The singer, 36, announced her plant-based plans on Saturday night, sparking fierce debate among her 109 million Twitter followers.
The popstar, who is engaged to British actor Orlando Bloom, tweeted: "I'm about 95% ready to be 100% VEGAN... my dog Nugget has been joining me on this journey for the past 4 monthz.
"Pray for us ok."
The declaration proved instantly divisive, as critics branded the move cruel to animals, while supporters defended Perry’s choice.
One user tweeted: "I hope Nugget has only been joining you for emotional support!
I’m about 95% ready to be 100% VEGAN... my dog Nugget has been joining me on this journey for the past 4 monthz. Pray for us ok ✌🏻♥️
— KATY PERRY (@katyperry) January 16, 2021
“Dogs shouldn't be vegan, so please continue providing their necessary requirements! Also I mean being imperfectly vegan is fine like just do your best out there and don't beat yourself up for any mistakes."
Another commented: "Dogs can't go vegan they're carnivore," alongside a sad face emoji.
But another insisted that dogs could, safely, follow herbivorous diet, writing: “Please stop spreading misinformation.
“Dogs absolutely can thrive and vastly improve their health on plant based diets. I urge people not to read silly comments like this and please do actually research on the topic."
Meanwhile, another user suggested Perry was, indeed, referring to the emotional support offered by her pet during her lifestyle transition, and not to Nugget’s own dietary requirements.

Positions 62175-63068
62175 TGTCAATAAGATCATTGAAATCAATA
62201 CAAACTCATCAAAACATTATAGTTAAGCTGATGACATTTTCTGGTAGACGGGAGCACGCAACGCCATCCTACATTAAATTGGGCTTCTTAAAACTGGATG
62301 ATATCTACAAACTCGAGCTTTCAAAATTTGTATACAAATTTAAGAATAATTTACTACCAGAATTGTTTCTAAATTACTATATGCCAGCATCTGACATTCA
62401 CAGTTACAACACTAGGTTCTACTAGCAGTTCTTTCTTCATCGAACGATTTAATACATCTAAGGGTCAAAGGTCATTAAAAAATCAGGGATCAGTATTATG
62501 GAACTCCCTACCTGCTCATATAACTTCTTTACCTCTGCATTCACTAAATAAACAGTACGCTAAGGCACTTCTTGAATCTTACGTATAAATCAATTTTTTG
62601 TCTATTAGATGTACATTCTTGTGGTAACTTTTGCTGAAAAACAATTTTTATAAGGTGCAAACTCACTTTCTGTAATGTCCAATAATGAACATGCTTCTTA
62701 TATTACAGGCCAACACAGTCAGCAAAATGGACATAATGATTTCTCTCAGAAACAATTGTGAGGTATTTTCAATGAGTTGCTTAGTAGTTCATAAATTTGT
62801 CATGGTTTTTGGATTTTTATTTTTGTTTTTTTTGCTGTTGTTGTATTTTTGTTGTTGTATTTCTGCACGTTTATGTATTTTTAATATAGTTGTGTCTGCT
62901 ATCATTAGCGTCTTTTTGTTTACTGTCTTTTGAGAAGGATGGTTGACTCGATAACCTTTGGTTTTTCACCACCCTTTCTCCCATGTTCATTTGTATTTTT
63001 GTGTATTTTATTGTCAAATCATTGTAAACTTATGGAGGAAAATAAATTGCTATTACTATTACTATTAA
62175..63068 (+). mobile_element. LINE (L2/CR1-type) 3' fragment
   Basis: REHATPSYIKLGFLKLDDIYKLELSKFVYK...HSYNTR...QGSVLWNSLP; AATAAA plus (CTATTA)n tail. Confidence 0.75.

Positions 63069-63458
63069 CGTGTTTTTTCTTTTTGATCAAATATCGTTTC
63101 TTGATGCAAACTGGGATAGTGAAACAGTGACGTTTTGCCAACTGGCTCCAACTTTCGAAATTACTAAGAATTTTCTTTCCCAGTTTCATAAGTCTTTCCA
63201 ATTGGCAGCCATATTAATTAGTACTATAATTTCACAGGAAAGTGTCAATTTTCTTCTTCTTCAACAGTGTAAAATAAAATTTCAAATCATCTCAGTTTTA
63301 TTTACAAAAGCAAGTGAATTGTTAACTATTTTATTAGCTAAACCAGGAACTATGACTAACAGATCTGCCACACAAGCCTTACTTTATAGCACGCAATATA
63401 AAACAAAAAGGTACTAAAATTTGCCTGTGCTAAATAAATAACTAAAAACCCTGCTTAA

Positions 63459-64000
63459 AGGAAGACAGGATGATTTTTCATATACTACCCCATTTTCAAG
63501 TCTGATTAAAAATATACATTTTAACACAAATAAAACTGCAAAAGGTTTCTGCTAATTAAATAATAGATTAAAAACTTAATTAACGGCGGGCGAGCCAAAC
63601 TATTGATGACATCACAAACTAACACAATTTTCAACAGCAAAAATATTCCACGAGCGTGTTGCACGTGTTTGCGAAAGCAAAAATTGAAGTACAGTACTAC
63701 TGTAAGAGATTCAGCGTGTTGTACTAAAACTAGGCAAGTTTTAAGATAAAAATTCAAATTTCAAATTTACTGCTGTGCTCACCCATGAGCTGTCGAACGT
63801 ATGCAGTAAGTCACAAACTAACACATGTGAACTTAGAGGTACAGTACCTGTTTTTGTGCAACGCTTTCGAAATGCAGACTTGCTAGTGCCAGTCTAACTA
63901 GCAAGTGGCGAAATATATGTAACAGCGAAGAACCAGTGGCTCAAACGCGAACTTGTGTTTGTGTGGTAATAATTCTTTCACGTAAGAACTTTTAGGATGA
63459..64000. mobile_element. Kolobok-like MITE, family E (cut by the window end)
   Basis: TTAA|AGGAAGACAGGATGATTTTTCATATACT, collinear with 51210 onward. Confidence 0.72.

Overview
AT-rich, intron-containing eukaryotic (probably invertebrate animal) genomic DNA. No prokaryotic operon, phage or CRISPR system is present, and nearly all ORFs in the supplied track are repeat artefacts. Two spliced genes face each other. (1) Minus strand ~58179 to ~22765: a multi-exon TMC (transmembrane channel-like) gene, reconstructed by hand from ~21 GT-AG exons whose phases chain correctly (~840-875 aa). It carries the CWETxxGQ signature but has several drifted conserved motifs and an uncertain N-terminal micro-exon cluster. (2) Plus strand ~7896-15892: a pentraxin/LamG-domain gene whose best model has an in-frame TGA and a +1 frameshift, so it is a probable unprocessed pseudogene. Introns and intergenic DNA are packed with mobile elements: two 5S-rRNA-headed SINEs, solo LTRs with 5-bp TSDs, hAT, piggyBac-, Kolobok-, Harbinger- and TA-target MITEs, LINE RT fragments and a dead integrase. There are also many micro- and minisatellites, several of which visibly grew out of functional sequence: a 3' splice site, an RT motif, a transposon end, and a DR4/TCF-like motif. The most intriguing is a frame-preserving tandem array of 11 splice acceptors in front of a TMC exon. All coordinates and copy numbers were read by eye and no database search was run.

They tweeted: “Now that I've seen a couple of tweets about this, I think she might be referring to Nugget (her dog) joining in but emotionally, like, Katy feels that her dog has been supporting her throughout the process.”
Perry has not yet clarified what she meant.
Experts have suggested that while cats must follow a meat-based diet, it is possible for dogs to be vegetarian.
However, the president of the British Veterinary Association (BVA) previously told the BBC that this is "much easier to get wrong than to get right.”
Daniella Dos Santos explained to the news site last year: "In the UK, under the Animal Welfare Act the owner has the obligation to feed the animal an appropriate diet.
“If your personal belief system means you don't want to eat any animal protein, that's fine, but that diet is not designed to meet the welfare standards of your pet.
Ms Dos Santos continued: "It is theoretically possible to feed a dog a vegetarian diet, but it's much easier to get it wrong than to get it right.
"You would have to do it under the supervision of a veterinary-trained nutritionist."